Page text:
To Protect Declining Wild Steelhead WA State Shuts Down
In an effort to meet management objectives and provide necessary protection for dwindling wild steelhead populations, the Washington Department of Fish and Wildlife Wednesday announced a full closure to all sport fishing throughout the Washington Coast and the Strait of Juan de Fuca. The full closure will take effect Tuesday, March 1.
The closure follows the review of preliminary data that suggests the forecasted returns are likely coming back as low as 30 percent of what fishery managers expected, foreshadowing perhaps the lowest return ever recorded in some rivers.
For a complete list of all locations "closed to all fishing" for "all species" until further notice go here.
Results from WDFW, tribal co-managers and the National Park Service stock assessments from the last 50 years suggests that coastal steelhead populations are in decline. The most recent returns in 2021 failed to meet escapement goals, which reflects the number of steelhead surviving to the spawning grounds. The 2021 total returns to the Washington Coast were the lowest on record.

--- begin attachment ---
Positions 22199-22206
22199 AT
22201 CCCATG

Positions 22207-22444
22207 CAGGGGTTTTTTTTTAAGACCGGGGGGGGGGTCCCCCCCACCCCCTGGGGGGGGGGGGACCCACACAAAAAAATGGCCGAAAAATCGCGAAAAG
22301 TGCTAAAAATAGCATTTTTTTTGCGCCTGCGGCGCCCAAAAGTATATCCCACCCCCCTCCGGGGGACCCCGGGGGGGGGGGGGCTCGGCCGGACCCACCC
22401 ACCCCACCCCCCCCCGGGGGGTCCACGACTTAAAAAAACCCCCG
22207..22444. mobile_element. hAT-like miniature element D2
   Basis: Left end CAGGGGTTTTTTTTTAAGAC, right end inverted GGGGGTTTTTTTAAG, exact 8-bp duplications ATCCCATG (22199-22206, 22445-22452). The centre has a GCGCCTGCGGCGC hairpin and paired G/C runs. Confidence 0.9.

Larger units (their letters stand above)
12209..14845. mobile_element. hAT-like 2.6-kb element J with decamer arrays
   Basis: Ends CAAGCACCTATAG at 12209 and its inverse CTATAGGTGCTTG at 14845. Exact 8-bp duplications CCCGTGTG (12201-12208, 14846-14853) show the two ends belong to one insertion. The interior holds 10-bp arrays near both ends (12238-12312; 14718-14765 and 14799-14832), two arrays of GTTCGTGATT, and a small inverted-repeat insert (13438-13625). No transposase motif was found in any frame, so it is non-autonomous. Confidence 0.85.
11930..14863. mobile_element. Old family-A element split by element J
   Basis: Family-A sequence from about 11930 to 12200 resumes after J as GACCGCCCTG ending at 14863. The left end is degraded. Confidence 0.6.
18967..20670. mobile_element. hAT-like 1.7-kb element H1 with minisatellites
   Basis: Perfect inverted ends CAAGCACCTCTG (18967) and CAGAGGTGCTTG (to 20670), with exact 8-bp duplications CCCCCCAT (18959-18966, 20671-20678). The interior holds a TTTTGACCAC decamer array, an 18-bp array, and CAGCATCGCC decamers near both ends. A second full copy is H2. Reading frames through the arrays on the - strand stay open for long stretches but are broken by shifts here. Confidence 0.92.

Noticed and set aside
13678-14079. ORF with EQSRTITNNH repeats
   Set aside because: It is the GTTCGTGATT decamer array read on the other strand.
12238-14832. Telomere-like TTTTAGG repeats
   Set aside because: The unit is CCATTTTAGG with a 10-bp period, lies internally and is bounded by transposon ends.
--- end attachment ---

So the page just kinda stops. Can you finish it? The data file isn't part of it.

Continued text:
Based on historic return timing, most hatchery steelhead runs have ended and the wild steelhead returns are more than one-third of the way complete.
"Throughout our conversations with anglers and the broader coastal community, we've been upfront about our commitment to designing fisheries that meet our conservation objectives," said Kelly Cunningham, WDFW fish program director. "With this preliminary data in hand that now suggests coastal steelhead returns are significantly lower than we expected, we need to take bold, swift actions for the future of these runs."
Last week, WDFW fishery managers also kicked off a long-term planning process for coastal steelhead management with the first meeting of the Ad-hoc Coastal Steelhead Advisory Group. The group will be helping to inform the development of a long-term management plan to protect native and hatchery-produced steelhead for each river system of Grays Harbor, Willapa Bay, and coastal Olympic Peninsula, as required by the Washington Legislature in the 2021-23 budget.
WDFW will submit the ensuing plan to the Legislature by the end of 2022.
WDFW continues to operate under its Statewide Steelhead Management Plan, which requires the Department to prioritize the sustainability of wild coastal steelhead runs by focusing on healthy levels of abundance, productivity, diversity, and distribution.
Tribal governments along the coast are closely monitoring their coastal steelhead fisheries and considering in-season management steps to continue to support conservation.
To help support future, more robust in-season freshwater monitoring for coastal steelhead and other fisheries, WDFW is requesting $2.6 million in new state funding this legislative session.
Like Columbia River, Washigton Coast Sees worst Steelhead Returns Ever, Likely to Get Worse by November 4, 2021
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